From "History of Idaho, The Gem of the Mountains," Vol. III, pg., 310-311. The S. J. Clarke Publishing Co. Chicago, 1920.
Walter Knox, a representative of one of the old pioneer families of Gem county was born on the Knox ranch a mile below Emmett on the 2d of September, 1873 and is the fourth child and third son of Douglas and Margaret Knox, mentioned elsewhere in this work. He was reared on the home ranch to the age of twenty years and early became familiar with the best methods of tilling the soil and caring for the crops. Since that time he has been dependent upon his own resources and in 1893 he and his two brothers, Clayton and De Loss, purchased the Dick and Tom Williams ranch on Haw creek, seven miles north of Emmett. Walter Knox later acquired by purchase the interests of his brothers in this property, which contained about six hundred acres of land, one-half of which was under cultivation. It was devoted to dry farming, but the land produced good crops of alfalfa and grain and Walter Knox remained upon that ranch from 1893 until 1910, being the sole owner for the greater part of that period. In addition to the cultivation of grain and alfalfa he also raised many head of cattle and sheep, but eventually sold his ranch property at a good price and removed to Emmett in order to secure educational opportunities for his children.
Prior to this Mr. Knox had acquired a good home property in Emmett, the house which he now occupies having been built in 1907. Previous to 1910 his wife and children had occupied the residence during the school year, while he remained alone upon the ranch. He did not find this a pleasant way to live, however, being seperated from his wife and children for about three-fourths of the year, so he sold the ranch in 1910 and since that time they have all occupied town house, which is a comfortable home, standing in the midst of a half-acre of ground and completely enclosed by a well kept boxwood fence. The dwelling contains ten rooms with modern equipment and there is a considerable amount of fruit on the place, together with beautiful shrubbery, flowers and gardens and a well kept lawn that renders the home very attractive.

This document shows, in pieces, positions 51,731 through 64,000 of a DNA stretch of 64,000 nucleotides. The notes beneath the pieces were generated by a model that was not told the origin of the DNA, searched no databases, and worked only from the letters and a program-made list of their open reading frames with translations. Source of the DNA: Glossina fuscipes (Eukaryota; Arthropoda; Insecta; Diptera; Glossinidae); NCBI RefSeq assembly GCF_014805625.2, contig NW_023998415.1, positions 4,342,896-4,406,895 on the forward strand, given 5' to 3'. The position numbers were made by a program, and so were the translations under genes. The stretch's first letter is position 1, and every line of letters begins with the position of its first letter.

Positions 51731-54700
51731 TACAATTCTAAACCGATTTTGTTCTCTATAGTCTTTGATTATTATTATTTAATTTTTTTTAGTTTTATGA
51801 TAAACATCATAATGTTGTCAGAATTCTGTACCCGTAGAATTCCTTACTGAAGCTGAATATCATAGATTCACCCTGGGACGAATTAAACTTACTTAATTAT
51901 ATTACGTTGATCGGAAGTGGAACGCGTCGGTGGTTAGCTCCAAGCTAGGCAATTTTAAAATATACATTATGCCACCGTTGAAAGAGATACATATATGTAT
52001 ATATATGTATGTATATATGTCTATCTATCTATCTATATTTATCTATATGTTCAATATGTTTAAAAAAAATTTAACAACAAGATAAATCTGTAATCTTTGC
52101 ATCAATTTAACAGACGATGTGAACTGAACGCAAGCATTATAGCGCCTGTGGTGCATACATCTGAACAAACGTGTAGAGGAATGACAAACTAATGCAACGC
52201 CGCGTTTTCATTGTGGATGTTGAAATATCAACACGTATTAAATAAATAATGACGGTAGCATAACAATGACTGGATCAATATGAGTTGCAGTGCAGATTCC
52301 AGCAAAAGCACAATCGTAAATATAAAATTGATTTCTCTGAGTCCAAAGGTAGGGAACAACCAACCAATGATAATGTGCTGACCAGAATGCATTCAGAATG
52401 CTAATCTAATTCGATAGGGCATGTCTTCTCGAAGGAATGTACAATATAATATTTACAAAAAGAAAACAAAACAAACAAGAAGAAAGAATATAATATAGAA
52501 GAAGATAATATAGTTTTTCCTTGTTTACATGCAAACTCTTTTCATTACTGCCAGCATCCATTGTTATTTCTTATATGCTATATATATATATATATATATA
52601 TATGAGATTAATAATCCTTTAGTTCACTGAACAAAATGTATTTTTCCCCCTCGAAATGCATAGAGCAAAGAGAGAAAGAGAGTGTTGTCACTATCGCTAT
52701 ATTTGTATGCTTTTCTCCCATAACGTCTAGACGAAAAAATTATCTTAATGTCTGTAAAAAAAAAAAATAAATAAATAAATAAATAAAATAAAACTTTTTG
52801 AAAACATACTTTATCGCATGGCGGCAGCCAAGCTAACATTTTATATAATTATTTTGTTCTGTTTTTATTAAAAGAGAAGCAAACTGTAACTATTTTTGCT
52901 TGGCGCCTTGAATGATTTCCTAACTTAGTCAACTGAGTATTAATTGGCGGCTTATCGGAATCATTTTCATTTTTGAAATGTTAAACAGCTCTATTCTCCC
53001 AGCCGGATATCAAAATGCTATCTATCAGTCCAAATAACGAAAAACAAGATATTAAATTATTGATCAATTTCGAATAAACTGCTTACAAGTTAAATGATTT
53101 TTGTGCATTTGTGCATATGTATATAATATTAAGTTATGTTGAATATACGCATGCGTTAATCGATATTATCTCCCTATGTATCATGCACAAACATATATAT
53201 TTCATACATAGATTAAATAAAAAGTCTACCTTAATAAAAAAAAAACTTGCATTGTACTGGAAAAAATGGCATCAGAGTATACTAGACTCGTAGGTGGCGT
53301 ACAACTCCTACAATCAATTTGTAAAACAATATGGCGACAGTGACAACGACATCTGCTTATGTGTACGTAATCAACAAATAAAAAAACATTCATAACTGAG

On the 25th of August, 1897, Mr. Knox was married in Emmett to Miss Carrie May Fulton, who was born in Pennsylvania and came to Idaho with her parents when she was about seven years of age. Her birth occurred in Pittsburgh, Pennsylvania, February 19, 1878, her parents being Hugh and Elizabeth Fulton. Her father died September 13, 1897, but her mother still resides in Emmett. Walter Knox and his wife have six living children: Harry, born June 23, 1898; Willard Alvin, who was born March 22, 1900, and on the 10th of June, 1919, married Freda Kessel, of Emmett; Guy, born February 22, 1902; Raymond, January 9, 1906; Margaret, December 22, 1913; and Robert Thomas, January 9, 1919. They also lost one son, Ancil, who was born December 20, 1903, and passed away June 18, 1919, his death being occasioned by pneumonia following an attack of influenza.
Knox is a loyal supporter of the Masonic fraternity and of the Independent Order Odd Fellows and is a past grand in the local lodge of the latter. His wife is connected with the Rebekah degree and both belong to the American Yeoman. Mr. Knox is a democrat in his political views and for two years served as county commissioner of Gem county, making a creditable record in that position. He is always loyal to every interest that has to do with the welfare and progress of his community, and like the other representatives of the Knox family, is held in high regard in section of the state in which his entire life has been passed.
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